Eugene L. Scott (12/28/1937-3/20/2006) was a visionary who touched tennis at virtually every level for more than 40 years. He was a well-known player, writer, editor, publisher and entrepreneur, who influenced the visibility of tennis and created a positive public perception of the sport. Having authored more that 20 books on tennis, he was widely known as the founder (1974) and publisher of the national tennis magazine Tennis Week. Serving tennis from the grass roots novice to the professional players, Scott courageously took on the issues of tennis using the written words of his Tennis Week column “Vantage Point” to educate and exhibit a clear voice of reason in attempts to reach logical, objective conclusions – he wanted to get people thinking. In doing so, he ran the risk of alienating authorities within the game’s power structure, and this undoubtedly led to his being dubbed “the conscience of tennis.” Scott was also one of the television analysts for the famed “Battle of the Sexes Match” between Billie Jean King and Bobby Riggs in 1973; he served as tournament director of more than 200 men’s and women’s tournaments; and he worked as a player agent representing prominent tennis professionals. He was a filmmaker, a lawyer, a businessman, an executive.Scott served as president of the Eastern Tennis Association (1971-72), president of the International Lawn Tennis Association (1965-2006), president of the U.S. International Lawn Tennis Club (1976-1998), Vice President of the International Tennis Hall of Fame (1981-1997), Counsel to the US Open (1971-75) and a member of the USTA Board of Directors (1995-96). As a player, Scott had a strong serve-and-volley game, and his playing career took him to a career-high world ranking of No. 11 in 1965, ranking in the U.S. Top 10 five times. He was a member of the United States Davis Cup team (1963-65), undefeated in Davis Cup competition, and was both teammate and roommate of Hall of Famer Arthur Ashe. The pair forged a longstanding friendship and in 1968, Scott, in his role as attorney, filed the papers for America’s most prominent grass roots tennis program, the National Junior Tennis League.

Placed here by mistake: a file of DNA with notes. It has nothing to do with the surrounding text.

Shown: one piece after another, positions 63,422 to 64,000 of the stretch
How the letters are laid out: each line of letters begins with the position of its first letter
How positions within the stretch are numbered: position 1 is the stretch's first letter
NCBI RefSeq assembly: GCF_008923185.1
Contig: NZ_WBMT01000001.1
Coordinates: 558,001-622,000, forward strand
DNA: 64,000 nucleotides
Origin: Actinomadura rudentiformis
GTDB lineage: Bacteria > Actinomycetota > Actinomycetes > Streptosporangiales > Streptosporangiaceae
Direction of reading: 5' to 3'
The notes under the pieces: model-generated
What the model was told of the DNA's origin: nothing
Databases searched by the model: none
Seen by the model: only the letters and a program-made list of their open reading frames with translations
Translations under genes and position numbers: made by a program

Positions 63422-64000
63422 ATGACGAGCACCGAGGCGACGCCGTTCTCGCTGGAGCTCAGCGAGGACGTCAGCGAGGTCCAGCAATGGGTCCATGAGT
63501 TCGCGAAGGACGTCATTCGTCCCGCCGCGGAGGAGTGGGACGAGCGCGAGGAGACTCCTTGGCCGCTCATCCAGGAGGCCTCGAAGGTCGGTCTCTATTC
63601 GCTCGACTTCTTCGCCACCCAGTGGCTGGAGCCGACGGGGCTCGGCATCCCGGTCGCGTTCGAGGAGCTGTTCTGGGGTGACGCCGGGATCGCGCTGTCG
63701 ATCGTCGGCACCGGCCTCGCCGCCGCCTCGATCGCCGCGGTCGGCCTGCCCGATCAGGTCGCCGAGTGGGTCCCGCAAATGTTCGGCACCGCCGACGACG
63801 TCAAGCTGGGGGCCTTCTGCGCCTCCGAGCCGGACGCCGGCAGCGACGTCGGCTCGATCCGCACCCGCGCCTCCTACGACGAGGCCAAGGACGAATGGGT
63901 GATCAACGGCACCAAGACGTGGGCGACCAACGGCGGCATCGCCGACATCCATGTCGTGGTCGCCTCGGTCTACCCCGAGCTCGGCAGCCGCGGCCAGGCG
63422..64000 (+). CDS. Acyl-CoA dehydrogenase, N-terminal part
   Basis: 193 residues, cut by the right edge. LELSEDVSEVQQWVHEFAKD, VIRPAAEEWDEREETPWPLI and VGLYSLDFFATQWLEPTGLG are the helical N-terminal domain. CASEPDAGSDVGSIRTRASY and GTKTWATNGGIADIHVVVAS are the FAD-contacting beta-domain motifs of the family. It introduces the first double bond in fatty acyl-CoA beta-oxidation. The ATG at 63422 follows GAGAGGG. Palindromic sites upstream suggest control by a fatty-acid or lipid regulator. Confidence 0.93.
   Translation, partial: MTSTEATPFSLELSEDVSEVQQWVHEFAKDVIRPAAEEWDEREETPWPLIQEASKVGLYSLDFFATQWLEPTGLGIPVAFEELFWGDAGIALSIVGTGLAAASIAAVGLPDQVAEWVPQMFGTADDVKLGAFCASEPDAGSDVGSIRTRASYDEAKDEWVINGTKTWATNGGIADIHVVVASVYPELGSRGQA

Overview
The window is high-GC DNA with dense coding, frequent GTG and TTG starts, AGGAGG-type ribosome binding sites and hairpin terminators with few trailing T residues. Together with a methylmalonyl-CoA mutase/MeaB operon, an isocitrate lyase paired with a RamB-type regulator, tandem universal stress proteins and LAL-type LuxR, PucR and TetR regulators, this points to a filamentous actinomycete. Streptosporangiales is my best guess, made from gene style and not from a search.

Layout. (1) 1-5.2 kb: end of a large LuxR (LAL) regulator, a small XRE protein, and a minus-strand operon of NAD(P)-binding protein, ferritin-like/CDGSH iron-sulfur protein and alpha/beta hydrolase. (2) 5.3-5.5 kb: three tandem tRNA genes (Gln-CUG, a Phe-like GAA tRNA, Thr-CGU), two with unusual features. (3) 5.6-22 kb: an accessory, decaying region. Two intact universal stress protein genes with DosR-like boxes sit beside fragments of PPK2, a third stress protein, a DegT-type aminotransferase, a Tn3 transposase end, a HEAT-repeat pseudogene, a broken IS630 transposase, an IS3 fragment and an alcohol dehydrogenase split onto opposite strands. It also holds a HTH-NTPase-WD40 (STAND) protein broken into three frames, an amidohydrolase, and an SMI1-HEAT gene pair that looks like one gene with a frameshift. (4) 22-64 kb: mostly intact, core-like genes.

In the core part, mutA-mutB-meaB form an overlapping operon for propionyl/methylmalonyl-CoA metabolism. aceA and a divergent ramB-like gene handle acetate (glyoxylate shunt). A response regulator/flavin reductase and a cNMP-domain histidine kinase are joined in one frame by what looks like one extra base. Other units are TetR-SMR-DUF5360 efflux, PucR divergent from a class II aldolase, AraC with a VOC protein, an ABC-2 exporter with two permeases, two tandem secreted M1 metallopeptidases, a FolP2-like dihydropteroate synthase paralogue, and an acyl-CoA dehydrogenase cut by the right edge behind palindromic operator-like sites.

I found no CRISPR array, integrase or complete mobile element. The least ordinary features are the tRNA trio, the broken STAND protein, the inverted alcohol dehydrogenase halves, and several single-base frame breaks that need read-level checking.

Recent Players are eligible for International Tennis Hall of Fame induction if they have been active as competitors in the sport within the last 20 years prior to consideration, if they have not been a significant factor on the ATP or WTA tours within five years prior to induction, and they have a distinguished record of competitive achievement at the highest international level, with consideration given to integrity, sportsmanship and character. Voting for Recent Player ballot nominees is completed by a panel of International Tennis Media. A 75% favorable vote is required for induction.
In the Contributor category, individuals are elected for their exceptional contributions that have furthered the growth, reputation and character of the sport, in categories such as administration, media, coaching and officiating. Contributor candidates do not need to be retired from their tennis activities to be considered. An International Masters Panel, which consists of Hall of Fame inductees and individuals who are highly knowledgeable of the sport and its history, vote on the Master Player and Contributor ballot nominees. To be inducted as a Master Player or a Contributor, an affirmative vote of 75% is required.
International Tennis Hall of Fame & Museum
The International Tennis Hall of Fame & Museum is a non-profit organization dedicated to preserving the history and heritage of tennis, inspiring and encouraging junior tennis development, enshrining tennis heroes and heroines, and providing a landmark for tennis enthusiasts worldwide. Established in 1954, the International Tennis Hall of Fame is recognized as the sport’s official Hall of Fame by the International Tennis Federation,the governing body of tennis.
For more information on the International Tennis Hall of Fame & Museum, the Class of 2008 Induction Weekend, and the Campbell’s Hall of Fame Tennis Championships, please visit us online at www.tennisfame.com.
Written by The International Tennis Hall Of Fame